Friday night was a tough pill to swallow for the Utah gymnastics team, where things didn’t go according to plan at the NCAA National Semifinals in Fort Worth, Texas.

The Red Rocks, who came into their semifinal group after taking first in the Salt Lake Regional, finished dead last in the evening session due to big mistakes, costing them of any hope of reaching the Super Six.

Co-head coach Tom Farden was obviously disappointed that the Red Rocks’ 2016 season ended in such an unwanted manner, especially after having some big-time performances over the course of the campaign.

“We had a great season overall and a rough night tonight,” Farden said. “I feel especially bad for the seniors since they don’t get another shot at it.”

Things started well for the Red Rocks on Sunday when they were handed the favored Olympic order in their group, but things fell apart on the one event that has cost the Utes many opportunities during the season: beam.

Falls by Kailah Delaney and Samantha Partyka at the beginning of the third rotation cost the Utes any chance of advancing to the big show the next day. Being eliminated from the Super Six, the team was devastated.

Being such a young squad, mistakes were always likely, but is especially unfortunate that they happened during the biggest meet of the year. Despite the falls from the two top gymnasts, the team continued to encourage them and the rest of the team to finish out strong.

Sabrina Schwab, who was competing in front of all her friends and family, being from the Dallas/Fort Worth area, feels that the members of this team have great trust in one another when competing, even if mistakes happen.

“We just have a ton of chemistry between all of us,” Schwab said. “We truly trust everybody in every event. We trust that they will do a great routine. So just knowing that everybody believes in you — it gives us confidence to do the best that we can. We all love each other, so we believe in each other as well.”

Even though the team’s trust was tested during beam, the Red Rocks reclaimed their nerves and finished off in the strongest way possible during the team’s last event, floor.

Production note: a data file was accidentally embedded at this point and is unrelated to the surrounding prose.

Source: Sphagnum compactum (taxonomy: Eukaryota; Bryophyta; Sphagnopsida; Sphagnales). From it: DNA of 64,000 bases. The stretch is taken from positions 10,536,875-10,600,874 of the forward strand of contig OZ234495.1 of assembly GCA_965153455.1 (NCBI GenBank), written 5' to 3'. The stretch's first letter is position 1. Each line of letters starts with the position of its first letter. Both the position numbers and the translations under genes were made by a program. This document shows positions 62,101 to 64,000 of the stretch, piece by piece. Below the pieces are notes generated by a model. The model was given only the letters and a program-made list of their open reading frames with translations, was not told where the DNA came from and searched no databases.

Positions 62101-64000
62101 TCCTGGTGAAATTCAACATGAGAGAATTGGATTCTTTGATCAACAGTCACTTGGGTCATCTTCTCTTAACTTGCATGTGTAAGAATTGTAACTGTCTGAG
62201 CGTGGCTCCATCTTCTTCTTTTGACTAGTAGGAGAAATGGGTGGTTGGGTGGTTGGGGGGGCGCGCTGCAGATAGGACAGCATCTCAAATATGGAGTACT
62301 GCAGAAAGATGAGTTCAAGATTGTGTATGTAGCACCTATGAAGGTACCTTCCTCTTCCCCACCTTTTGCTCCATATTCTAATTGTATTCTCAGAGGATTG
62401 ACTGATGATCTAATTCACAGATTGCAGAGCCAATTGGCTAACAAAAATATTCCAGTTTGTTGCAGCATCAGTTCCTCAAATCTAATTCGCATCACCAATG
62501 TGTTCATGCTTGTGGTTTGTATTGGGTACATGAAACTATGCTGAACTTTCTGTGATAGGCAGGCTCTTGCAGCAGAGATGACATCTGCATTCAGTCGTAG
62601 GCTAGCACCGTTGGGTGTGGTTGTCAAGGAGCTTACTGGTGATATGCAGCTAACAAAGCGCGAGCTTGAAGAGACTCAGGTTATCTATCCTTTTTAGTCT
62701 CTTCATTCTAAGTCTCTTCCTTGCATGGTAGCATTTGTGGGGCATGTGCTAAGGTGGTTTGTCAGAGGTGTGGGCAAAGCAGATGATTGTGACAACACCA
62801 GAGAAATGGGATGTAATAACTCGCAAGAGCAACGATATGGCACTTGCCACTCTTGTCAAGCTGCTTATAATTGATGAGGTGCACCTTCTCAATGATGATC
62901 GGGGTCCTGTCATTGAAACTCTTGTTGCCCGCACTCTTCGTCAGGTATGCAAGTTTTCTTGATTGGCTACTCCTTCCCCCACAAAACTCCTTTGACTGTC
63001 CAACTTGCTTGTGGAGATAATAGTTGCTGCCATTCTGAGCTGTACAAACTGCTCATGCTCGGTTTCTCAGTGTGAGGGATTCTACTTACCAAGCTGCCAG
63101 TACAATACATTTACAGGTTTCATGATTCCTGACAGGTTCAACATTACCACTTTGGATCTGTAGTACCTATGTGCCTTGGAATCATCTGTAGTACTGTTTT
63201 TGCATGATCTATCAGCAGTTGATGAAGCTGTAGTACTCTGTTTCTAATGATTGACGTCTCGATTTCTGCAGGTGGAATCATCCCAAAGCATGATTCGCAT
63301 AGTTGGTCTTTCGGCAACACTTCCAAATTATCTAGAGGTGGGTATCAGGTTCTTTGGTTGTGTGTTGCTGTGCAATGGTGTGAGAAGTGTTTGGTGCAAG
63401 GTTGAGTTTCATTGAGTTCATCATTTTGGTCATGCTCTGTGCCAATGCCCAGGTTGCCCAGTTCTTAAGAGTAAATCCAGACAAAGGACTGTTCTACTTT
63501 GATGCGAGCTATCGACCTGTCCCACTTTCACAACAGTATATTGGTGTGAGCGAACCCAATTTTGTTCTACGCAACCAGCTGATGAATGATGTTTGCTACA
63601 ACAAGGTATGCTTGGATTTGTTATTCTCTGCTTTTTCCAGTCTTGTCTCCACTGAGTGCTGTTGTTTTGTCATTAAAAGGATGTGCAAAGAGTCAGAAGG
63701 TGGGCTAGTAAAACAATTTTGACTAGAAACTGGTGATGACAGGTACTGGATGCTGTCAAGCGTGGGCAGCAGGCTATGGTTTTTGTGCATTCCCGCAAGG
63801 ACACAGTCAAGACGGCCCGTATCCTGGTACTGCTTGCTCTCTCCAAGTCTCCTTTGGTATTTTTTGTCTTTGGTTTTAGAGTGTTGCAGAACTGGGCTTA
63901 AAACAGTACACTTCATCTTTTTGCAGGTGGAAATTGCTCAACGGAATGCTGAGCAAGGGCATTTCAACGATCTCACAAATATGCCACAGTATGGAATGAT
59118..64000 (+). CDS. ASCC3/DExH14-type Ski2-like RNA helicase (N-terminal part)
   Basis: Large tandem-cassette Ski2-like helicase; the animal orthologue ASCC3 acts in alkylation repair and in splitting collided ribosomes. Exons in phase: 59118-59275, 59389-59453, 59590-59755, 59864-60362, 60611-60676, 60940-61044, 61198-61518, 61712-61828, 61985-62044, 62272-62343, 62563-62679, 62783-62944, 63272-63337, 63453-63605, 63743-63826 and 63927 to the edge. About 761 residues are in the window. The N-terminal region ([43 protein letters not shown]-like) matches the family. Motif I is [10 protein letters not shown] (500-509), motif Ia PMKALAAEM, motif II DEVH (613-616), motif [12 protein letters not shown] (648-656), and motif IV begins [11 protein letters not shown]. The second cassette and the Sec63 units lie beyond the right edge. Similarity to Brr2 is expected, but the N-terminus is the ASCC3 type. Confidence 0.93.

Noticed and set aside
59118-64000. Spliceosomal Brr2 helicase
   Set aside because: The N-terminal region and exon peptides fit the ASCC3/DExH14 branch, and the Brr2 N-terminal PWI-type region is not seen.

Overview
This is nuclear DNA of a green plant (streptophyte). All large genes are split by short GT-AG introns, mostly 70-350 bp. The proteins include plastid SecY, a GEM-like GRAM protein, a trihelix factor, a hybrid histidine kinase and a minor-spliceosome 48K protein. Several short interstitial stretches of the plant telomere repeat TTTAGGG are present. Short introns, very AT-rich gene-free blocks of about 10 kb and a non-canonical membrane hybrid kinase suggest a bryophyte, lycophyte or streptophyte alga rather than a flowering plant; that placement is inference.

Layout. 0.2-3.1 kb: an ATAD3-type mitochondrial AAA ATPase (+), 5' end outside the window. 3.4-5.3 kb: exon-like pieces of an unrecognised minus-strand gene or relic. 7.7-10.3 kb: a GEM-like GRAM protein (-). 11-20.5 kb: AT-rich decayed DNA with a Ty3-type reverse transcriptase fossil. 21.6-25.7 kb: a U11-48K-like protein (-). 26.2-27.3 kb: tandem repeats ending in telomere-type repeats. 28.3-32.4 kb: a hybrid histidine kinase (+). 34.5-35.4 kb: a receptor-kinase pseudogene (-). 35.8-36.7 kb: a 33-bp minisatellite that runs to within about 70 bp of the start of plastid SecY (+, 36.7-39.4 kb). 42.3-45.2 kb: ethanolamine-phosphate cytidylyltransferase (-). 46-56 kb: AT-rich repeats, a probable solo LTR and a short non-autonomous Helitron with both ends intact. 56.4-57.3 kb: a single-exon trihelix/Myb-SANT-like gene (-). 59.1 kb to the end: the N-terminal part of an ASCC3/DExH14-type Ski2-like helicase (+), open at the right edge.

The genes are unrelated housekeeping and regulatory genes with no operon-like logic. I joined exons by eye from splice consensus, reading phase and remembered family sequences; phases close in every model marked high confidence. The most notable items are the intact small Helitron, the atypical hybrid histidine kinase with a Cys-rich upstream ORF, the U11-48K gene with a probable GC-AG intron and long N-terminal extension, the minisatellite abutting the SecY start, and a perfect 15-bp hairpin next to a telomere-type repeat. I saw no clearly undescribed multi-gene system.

Farden and fellow co-head coach Megan Marsden had a big task on their hands trying to reclaim the group after the big blow that was suffered and succeeded in making sure to leave their mistakes in the past.

“I told them, ‘What’s done is done,’” Farden said. “‘We have one more event. Let’s show some pride and go out and attack it.’ And we did. We had a great floor set.”

Utah’s impressive floor set was the one highlight of the night to forget. The Red Rocks were capable of controlling their emotions and finished strong on their last routines of the year. It shows signs of hope for this young team that will only get better from this point forward.

The Red Rocks learned a valuable lesson on Friday that all the gymnasts that are staying on for next season will take with them, which is to not quit when all hope is lost. This loss will stir motivation within the team and coaching staff to do even better next season.

After a long campaign of ups and downs, the Red Rocks can say that they accomplished more than what was ever expected of them. Nationals is a testament to Utah’s dedication, and Farden and Co. will use this lesson as a means to advance and win as much as possible in 2017.



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